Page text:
Sunday, February 14, 2016

How to find a short on a PCB

When I am troubleshooting new PCB's I have a unique technique for finding shorts on PCB's. I actually have to hand the credit for this technique to a business partner, Dr. Ed Kafrissen. He came up with this idea.  So let me set up a scenario for you, and then show you Ed's solution. Suppose you have a client and you need to deliver 100 PCB's to him/her quickly. You have someone stuff the boards for you, now you have to verify they work.

One of the first tests we would do is to apply power to the new PCB and bring the voltage up slowly. Perhaps without any chips installed. If the power supplies load down, then you got a problem to solve. You got a short on the PCB.

Ed came up with simple and unique solution. He would current limit a power supply to some small current, and at the rated voltage of the pcb. Ed would then hook up the PCB, which immediately loaded down the current limited supply. He would turn up the current on the supply as he felt on the PCB for a hot spot! Invariably some IC would be stuffed in backwards that our visual inspection did not find, or we would get a PCB which was not completely etched.  Alternatively, you can use a handheld IR imaging thermometer to pinpoint the hot-spot.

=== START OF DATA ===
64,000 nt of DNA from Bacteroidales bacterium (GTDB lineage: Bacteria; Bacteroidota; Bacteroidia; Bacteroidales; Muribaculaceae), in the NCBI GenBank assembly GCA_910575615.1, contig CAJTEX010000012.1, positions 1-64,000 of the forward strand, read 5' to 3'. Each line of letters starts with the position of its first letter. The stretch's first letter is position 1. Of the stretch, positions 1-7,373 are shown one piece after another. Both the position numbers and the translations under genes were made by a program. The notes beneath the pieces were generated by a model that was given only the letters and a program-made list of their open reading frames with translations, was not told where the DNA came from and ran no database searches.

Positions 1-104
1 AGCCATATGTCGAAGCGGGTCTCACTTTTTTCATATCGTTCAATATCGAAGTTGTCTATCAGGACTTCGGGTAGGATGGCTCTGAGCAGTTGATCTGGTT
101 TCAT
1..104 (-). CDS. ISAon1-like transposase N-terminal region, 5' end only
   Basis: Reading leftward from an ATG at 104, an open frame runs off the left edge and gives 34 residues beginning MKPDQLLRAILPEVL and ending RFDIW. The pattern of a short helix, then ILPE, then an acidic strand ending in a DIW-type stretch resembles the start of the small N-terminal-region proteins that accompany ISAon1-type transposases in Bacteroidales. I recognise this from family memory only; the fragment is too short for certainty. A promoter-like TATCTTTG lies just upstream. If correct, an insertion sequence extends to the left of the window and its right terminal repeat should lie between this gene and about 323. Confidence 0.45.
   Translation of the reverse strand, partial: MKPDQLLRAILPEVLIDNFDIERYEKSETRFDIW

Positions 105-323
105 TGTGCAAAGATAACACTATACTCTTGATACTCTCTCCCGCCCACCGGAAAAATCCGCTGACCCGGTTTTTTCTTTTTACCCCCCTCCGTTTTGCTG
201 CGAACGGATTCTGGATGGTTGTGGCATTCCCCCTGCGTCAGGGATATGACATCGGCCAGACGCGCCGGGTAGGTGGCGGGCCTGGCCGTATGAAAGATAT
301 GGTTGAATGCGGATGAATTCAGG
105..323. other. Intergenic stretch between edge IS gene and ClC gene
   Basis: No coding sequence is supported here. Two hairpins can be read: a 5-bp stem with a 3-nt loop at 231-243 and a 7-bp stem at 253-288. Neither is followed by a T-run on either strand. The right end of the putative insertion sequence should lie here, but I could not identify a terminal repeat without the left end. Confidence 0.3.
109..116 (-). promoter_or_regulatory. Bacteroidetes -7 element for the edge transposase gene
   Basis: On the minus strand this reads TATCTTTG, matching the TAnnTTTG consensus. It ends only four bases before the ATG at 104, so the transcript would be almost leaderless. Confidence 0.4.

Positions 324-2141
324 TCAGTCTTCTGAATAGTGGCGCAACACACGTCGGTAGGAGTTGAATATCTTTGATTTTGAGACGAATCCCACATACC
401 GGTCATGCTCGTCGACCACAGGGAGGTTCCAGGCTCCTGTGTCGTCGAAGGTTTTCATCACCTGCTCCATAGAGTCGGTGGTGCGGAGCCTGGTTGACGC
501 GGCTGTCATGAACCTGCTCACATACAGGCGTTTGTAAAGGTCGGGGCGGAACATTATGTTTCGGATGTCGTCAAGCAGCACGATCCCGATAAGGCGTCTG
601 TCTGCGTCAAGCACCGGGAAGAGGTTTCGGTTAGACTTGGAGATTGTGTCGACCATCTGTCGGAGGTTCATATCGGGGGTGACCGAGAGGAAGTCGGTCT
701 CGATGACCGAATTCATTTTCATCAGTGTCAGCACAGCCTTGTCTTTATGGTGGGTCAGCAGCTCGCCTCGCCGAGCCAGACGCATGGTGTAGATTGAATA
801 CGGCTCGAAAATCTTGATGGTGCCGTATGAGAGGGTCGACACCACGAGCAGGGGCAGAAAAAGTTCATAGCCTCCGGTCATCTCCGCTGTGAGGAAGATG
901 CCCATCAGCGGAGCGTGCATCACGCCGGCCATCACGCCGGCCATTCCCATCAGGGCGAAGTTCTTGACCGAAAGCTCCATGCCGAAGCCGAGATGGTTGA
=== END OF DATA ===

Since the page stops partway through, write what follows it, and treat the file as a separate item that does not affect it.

Anyway, that was Ed's solution to quickly find shorts on a PCB...and it worked well as long as you were careful enough to not burn yourself! Yeow!

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